Reader: “One day as he saw the crowds gathering,”
Response: “Jesus began to teach them.”
Scripture: Matthew 5:1-12
One day as he saw the crowds gathering, Jesus went up on the mountainside and sat down. His disciples gathered around him, and he began to teach them.
“God blesses those who are poor and realize their need for him,
for the Kingdom of Heaven is theirs.
God blesses those who mourn,
for they will be comforted.
God blesses those who are humble,
for they will inherit the whole earth.
God blesses those who hunger and thirst for justice,
for they will be satisfied
God blesses those who are merciful,
for they will be shown mercy.
God blesses those whose hearts are pure,
for they will see God.
God blesses those who work for peace,
for they will be called the children of God.
God blesses those who are persecuted for doing right,
for the Kingdom of Heaven is theirs.
“God blesses you when people mock you and persecute you and lie about you and say all sorts of evil things against you because you are my followers. Be happy about it! Be very glad! For a great reward awaits you in heaven. And remember, the ancient prophets were persecuted in the same way.”
Reader: “The word of the Lord.”
Response: “Thanks be to God.”
Throughout the Bible, the word “righteous” or “righteousness” often appears. Some people view the word in a pejorative sense; he is such a righteous Joe! A few years back in the 1990’s, it also had another connotation in the phrase, “You are a righteous dude!” which meant you were really cool, with it, groovey, hip . . . oh what beautiful and thoughtful expressions of our language. We have such a profound way with words! In the passage you just read, Jesus has described righteousness in terms of a way to live, an attitude to embrace in terms of moral behavior, a mindset to adopt in terms of how we live and think in relation to others. Jesus’ half brother, James, works with this same idea in the New Testament book bearing his name. Paul works with righteousness in terms of God’s saving acts that put us in a right relationship to God. The righteousness here described by Jesus is the living out of the righteousness described by Paul. In summary, as described by Jesus: 1) The poor refers to the physically poor. They have recognized their wealth comes not from anything material, but in their trust in God making them very blessed. 2) The mourning can come from any number of sources. The comfort that results from God is not commanded by the mourner, but is the result of God’s promise to comfort. Again, this is a person living in relationship with God. 3) This quote of Jesus comes from the Old Testament. Israel was called upon to humble themselves and trust God in their desert journey and they would inherit the Promised Land. In our case, we are not to fight for ourselves but are to trust God and we will inherit the fulfillment of his promises to us. 4) The one hungering and thirsting for righteousness is that person is striving in their own life to obey God at every point. It can also refer to that individual whose desire it is to see justice for everyone and works toward that end wanting God’s will to be done. 5) When I show mercy toward another who owes me, it demonstrates that God is working in me. Showing mercy is a mark of godliness. 6) A transparent heart before God is essential if we are to see God and have open communication. A pure heart is one that has been “purified” by the blood of Christ. God doesn’t work well with insincere, natural hearts since they are in a state of sin. 7) Those working for peace are to work for peace with God for justice, reconciliation, and righteousness in the will of God, and not as they themselves determine what is peace, justice, and righteousness. Ultimately, the one in the dispute is the one who must come to peace. 8) The “doing right” in the case of persecution, is being identified with Christ in spite of any circumstance that might arise. Persecution happened to Jesus, to his disciples, to his followers through the centuries, and most certainly does happen to you and me. It’s part of living counter-culturally as believers in Jesus Christ.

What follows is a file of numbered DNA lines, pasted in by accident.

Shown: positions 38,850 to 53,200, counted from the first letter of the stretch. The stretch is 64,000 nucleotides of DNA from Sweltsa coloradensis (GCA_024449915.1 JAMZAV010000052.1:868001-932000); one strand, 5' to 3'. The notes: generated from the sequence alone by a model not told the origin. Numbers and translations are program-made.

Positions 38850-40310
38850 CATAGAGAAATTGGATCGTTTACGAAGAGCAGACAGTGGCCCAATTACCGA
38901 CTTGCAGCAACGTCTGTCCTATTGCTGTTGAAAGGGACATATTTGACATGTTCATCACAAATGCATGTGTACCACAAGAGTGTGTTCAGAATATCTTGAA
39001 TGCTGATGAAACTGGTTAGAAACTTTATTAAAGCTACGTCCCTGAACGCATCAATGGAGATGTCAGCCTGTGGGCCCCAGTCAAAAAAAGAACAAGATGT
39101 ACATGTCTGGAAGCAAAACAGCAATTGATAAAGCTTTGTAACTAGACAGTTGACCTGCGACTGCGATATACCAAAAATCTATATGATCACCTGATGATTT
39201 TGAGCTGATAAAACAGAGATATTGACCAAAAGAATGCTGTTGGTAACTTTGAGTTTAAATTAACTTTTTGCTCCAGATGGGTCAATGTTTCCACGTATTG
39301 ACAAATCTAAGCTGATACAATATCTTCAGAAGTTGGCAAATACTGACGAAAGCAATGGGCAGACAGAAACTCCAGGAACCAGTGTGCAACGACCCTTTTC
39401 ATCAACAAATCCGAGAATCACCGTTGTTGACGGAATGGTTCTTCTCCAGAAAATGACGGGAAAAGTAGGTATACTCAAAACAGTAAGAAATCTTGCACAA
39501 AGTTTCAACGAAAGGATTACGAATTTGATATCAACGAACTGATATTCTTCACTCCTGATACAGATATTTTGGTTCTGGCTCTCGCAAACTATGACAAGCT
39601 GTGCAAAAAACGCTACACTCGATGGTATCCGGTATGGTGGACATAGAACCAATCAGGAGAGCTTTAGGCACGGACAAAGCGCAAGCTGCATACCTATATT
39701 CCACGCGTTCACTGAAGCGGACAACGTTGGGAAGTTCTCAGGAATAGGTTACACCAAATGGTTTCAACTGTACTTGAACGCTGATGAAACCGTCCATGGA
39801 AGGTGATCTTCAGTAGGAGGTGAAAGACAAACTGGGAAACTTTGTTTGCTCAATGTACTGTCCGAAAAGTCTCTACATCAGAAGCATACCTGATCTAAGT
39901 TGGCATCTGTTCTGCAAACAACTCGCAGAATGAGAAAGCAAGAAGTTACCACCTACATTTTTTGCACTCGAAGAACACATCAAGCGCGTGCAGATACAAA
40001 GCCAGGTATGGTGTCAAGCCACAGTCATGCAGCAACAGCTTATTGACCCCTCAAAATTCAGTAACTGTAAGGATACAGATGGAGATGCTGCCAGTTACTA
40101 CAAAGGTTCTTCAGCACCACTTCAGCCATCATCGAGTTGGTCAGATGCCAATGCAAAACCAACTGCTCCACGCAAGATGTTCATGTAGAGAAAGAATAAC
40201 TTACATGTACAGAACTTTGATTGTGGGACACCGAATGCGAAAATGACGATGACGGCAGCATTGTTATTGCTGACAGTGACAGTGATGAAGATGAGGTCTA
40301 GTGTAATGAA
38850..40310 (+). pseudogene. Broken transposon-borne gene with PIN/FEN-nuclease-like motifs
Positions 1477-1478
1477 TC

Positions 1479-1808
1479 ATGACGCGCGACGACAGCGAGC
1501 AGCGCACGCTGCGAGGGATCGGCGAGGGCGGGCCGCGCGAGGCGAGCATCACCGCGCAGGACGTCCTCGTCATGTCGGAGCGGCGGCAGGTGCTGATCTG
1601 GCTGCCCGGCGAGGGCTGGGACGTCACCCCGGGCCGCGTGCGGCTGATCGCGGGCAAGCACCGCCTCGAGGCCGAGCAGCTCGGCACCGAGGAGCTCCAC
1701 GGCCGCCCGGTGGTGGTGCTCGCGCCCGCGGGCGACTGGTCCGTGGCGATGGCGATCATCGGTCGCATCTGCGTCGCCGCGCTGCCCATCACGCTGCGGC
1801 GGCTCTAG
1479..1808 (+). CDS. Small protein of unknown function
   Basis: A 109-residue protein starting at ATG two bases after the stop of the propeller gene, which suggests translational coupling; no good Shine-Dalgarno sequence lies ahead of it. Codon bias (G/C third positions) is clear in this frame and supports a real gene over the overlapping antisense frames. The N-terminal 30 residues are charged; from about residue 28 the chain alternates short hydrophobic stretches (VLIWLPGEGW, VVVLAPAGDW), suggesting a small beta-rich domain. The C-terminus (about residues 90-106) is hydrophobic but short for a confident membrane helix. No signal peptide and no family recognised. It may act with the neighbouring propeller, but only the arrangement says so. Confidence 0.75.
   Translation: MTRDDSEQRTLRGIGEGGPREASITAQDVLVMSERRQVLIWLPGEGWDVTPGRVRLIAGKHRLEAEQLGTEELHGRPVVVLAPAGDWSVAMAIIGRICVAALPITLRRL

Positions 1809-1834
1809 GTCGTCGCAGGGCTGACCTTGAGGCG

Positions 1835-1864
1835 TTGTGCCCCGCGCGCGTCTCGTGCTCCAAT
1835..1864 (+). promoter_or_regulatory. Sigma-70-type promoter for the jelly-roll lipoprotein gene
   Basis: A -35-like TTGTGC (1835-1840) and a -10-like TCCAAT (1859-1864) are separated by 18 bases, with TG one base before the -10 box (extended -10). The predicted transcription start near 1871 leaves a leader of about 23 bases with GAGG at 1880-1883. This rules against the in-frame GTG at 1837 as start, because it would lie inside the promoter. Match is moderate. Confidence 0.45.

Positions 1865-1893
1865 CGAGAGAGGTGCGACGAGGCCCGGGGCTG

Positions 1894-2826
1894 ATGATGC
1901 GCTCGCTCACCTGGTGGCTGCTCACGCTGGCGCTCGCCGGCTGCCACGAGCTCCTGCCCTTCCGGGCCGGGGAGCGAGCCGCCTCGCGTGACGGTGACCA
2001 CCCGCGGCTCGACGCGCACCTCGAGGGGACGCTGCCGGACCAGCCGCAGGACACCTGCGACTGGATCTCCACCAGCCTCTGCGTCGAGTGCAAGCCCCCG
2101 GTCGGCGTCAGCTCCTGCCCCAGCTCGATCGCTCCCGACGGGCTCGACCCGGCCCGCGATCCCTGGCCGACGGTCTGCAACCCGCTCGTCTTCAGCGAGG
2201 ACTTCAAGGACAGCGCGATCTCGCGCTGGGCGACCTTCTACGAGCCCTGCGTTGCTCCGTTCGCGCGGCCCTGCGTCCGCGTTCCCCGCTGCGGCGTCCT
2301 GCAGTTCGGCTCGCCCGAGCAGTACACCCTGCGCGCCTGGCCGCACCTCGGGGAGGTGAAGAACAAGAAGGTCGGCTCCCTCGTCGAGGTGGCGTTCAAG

Music: “The Beatitudes” Arvo Pärt This is a little different, but beautiful!
O Thou who dwellest in our poor and shabby human life, lifting it now and then above the dominance of animal passion and greed, allowing it to shine with the borrowed lights of love and joy and peace, and making it a mirror of the beauties of a world unseen, grant that my part in the world’s life today may not be to obscure the splendour of Thy presence but rather to make it more plainly visible to the eyes of my fellow men. Let me stand today―for whatever is pure and true and just and good: for the advancement of science and education and true learning: for the redemption of daily business from the blight of self-seeking: for the rights of the weak and the oppressed: for industrial cooperation and mutual help: for the conservation of the rich traditions of the past: for the recognition of new workings of Thy Spirit in the minds of the men of my own time: for the hope of yet more glorious days to come. Today, O Lord―let me put right before interest: let me put others before self: let me put the things of the spirit before the things of the body: let me put the attainment of nobel ends above the enjoyment of present pleasures: let me put principle above reputation: let me put Thee before all else. O Thou the reflection of whose transcendent glory did once appear unbroken in the face of Jesus Christ, give me today a heart like His―a brave heart, a true heart, a tender heart, a heart with great room in it, a heart fixed on Thyself: for his name’s sake. Amen.
―from a Diary of Private Prayer, John Baillie, p.61